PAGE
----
Samsung Invests $4 Billion in Texas Semiconductor Plant

Samsung Electronics Co, the world’s largest maker of memory chips, said it will invest about $4 billion in its Texas factory to boost output of processors increasingly used in smartphones and tablet computers, Bloomberg reports.

The investment will help convert the production of memory chips to logic products, including processors that power mobile devices, at the Austin, TX plant, Samsung said in a statement today. The Suwon, South Korea-based company plans to complete the conversion and start mass production in the second half of 2013.

Samsung is shifting away from chips used to hold memory in personal computers and digital gadgets to more complicated, yet lucrative processors acting as the brains of devices. As the exclusive manufacturer of Apple Inc.-designed chips running the iPhone and iPad, Samsung has benefitted from the popularity of the U.S. rival’s devices and its own Galaxy phones that together control more than half the global smartphone market.

“It’s the right move to concentrate on the non-memory business because it’s much more profitable,” Choi Do Yeon, a Seoul-based analyst at LIG Investment & Securities Co., told Bloomberg. “The market for mobile application-processors is getting big, and Samsung is having a hard time keeping up with demand. They need extra capacity.”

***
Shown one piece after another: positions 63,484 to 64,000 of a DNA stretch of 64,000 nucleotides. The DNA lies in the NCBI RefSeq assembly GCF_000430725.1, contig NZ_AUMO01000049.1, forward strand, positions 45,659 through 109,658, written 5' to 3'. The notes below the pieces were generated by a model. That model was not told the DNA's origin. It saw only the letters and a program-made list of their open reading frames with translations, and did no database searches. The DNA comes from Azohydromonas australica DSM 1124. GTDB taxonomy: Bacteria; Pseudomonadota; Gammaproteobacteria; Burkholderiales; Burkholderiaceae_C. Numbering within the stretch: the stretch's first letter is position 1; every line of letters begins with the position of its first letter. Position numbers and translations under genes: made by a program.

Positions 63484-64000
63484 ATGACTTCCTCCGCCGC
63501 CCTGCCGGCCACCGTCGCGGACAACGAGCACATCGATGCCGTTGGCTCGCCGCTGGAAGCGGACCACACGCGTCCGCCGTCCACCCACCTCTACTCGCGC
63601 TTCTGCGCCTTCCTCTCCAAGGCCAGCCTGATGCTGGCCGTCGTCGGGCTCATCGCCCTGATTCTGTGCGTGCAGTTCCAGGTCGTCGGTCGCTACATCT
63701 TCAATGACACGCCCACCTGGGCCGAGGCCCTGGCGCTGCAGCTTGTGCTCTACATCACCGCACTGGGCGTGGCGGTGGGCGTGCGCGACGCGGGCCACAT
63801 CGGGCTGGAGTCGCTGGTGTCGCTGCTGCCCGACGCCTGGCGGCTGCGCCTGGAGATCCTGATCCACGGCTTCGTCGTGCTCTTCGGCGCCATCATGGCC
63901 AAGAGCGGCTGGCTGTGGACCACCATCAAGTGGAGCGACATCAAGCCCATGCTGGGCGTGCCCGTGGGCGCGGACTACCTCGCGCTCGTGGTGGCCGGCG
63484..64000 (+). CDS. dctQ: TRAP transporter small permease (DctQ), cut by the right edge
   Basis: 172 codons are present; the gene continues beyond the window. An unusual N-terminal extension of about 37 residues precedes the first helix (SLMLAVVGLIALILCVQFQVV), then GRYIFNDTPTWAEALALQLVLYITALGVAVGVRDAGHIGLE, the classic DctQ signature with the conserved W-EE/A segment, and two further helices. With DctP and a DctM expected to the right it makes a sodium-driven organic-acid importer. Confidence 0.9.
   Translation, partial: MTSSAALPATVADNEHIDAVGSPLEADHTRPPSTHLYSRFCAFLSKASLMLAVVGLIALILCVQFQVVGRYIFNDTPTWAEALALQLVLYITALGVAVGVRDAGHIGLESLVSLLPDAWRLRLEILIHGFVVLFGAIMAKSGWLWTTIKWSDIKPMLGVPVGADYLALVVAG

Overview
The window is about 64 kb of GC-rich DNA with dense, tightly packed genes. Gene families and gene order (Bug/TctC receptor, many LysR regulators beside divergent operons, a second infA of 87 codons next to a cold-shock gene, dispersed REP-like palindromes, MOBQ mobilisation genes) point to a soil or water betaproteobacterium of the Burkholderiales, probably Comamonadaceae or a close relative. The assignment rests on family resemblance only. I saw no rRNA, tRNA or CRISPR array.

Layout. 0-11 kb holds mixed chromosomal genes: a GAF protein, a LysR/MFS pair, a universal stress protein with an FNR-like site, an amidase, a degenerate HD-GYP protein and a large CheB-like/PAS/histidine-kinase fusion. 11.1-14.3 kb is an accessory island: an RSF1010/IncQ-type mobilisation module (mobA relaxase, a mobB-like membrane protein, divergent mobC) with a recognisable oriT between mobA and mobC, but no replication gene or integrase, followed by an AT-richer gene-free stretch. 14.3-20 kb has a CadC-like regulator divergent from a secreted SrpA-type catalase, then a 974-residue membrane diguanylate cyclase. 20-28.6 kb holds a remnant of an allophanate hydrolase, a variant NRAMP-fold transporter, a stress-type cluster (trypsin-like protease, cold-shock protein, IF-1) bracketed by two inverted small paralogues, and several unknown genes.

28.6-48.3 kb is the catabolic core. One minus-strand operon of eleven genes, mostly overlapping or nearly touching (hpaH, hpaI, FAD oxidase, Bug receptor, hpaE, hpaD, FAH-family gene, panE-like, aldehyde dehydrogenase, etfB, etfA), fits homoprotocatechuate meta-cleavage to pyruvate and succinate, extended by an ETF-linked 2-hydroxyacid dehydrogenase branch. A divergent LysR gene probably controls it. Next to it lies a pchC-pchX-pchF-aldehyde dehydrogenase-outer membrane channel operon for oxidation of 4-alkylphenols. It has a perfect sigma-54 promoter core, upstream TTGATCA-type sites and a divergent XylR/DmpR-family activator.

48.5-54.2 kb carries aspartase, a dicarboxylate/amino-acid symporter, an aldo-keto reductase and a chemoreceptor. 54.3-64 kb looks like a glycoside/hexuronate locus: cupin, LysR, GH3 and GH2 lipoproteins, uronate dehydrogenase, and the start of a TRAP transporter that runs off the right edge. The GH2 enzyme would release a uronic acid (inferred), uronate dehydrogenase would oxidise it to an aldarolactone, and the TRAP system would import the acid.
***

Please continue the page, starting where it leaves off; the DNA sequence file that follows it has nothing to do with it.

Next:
Samsung, which plans to spend $13 billion on its global semiconductor business this year, had added another production line dedicated to logic chips at the Austin plant and began full operations in October.

With the new investment, the largest in size to be made by a foreign company in Texas, Samsung’s spending on the factory since 1996 will exceed $13 billion, according to the statement. About 2,500 construction workers and equipment vendors will be hired for the project, it said.

In April, Samsung announced it will spend $7 billion building a semiconductor factory in China to satisfy growing demand for mobile devices. The initial investment in that project was $2.3 billion.